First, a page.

Train accident in South Africa kills 16 New Zealand soldiers

12 April 1902

Officers of the Eighth New Zealand Contingent (Selwyn Library, SON5153)

Sixteen members of the Eighth New Zealand Contingent were killed when their train collided with a goods train at Machavie (Machavierug), near Potchefstroom in Transvaal. The Eighth Contingent had only been in South Africa for a few weeks when the accident occurred.

The South African War (also known as the Second Anglo-Boer War) was the first overseas conflict to involve New Zealand troops. Fought between the British Empire and the Boer South African Republic (Transvaal) and its Orange Free State ally, it was the culmination of longstanding tensions in southern Africa.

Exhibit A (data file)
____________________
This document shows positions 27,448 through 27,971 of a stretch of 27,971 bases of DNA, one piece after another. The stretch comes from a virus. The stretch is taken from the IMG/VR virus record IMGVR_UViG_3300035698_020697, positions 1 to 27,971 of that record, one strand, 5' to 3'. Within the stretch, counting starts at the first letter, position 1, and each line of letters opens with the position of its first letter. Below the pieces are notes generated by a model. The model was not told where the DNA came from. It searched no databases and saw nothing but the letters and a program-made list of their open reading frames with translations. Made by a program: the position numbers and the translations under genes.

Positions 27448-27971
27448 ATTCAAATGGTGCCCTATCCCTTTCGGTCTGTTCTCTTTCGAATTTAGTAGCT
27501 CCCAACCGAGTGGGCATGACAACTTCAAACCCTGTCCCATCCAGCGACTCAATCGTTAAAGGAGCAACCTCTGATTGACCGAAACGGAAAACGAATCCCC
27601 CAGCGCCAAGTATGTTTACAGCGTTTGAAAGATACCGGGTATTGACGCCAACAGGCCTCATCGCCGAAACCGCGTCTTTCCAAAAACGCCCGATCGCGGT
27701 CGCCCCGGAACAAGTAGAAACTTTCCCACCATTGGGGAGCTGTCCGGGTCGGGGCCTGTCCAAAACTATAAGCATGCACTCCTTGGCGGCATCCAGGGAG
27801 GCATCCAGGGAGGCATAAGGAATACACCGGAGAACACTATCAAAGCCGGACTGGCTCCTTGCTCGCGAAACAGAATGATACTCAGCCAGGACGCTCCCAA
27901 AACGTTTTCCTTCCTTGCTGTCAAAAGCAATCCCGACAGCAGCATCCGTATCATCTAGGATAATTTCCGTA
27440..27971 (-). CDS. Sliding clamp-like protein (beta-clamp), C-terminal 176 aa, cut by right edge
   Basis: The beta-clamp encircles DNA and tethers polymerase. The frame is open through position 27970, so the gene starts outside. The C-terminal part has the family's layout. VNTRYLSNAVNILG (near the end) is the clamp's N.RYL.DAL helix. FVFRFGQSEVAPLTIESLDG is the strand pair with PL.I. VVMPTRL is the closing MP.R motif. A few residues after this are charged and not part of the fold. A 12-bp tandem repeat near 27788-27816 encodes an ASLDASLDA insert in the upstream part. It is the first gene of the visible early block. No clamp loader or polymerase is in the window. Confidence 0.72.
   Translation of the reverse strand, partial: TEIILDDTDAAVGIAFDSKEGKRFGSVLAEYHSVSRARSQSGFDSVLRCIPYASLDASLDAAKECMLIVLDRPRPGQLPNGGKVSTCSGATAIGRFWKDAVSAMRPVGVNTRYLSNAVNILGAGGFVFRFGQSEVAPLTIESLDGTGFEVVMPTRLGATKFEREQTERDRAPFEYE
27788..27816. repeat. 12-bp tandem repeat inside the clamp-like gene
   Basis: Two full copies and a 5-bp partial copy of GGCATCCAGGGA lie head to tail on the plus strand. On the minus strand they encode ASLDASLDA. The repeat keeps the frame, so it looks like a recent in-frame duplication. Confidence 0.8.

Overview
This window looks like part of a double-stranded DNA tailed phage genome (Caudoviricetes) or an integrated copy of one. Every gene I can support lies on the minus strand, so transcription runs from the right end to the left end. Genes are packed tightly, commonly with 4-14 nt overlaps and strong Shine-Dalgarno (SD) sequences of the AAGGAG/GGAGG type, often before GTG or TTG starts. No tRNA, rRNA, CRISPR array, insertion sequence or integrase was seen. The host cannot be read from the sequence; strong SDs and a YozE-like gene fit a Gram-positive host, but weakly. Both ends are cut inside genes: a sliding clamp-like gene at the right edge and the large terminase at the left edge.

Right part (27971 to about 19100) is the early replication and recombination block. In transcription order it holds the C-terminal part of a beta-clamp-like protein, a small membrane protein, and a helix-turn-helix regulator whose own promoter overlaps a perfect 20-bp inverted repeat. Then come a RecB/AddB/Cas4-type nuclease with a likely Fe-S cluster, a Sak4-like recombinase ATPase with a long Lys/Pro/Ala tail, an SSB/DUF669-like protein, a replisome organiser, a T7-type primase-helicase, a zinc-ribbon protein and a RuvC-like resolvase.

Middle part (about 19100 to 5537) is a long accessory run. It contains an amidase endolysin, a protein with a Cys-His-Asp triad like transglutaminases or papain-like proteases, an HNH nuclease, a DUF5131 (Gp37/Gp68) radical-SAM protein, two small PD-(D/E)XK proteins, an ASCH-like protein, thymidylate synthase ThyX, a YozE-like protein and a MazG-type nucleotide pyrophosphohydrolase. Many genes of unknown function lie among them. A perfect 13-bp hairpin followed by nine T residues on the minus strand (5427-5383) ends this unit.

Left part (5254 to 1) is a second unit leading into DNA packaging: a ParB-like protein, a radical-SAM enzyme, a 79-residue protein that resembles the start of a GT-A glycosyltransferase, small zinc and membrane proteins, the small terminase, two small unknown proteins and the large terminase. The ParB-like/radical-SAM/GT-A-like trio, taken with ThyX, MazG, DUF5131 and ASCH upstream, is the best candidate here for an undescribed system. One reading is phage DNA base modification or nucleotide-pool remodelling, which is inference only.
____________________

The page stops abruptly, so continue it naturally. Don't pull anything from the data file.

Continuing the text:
Eager to display New Zealand’s commitment to the British Empire, Premier Richard Seddon offered to send troops two weeks before the conflict even broke out. Hundreds of men applied to serve, and by the time war began in October 1899, the First Contingent was already preparing to depart for South Africa. During the course of the war 6507 New Zealand troops served in the 10 contingents that were sent. The New Zealanders suffered 230 fatal casualties: 71 men were killed in action or died of wounds, 26 were killed in accidents such as the incident at Machavie, and 133 died of disease.

Community contributions

No comments have been posted about Train accident in South Africa kills 16 New Zealand soldiers

What do you know?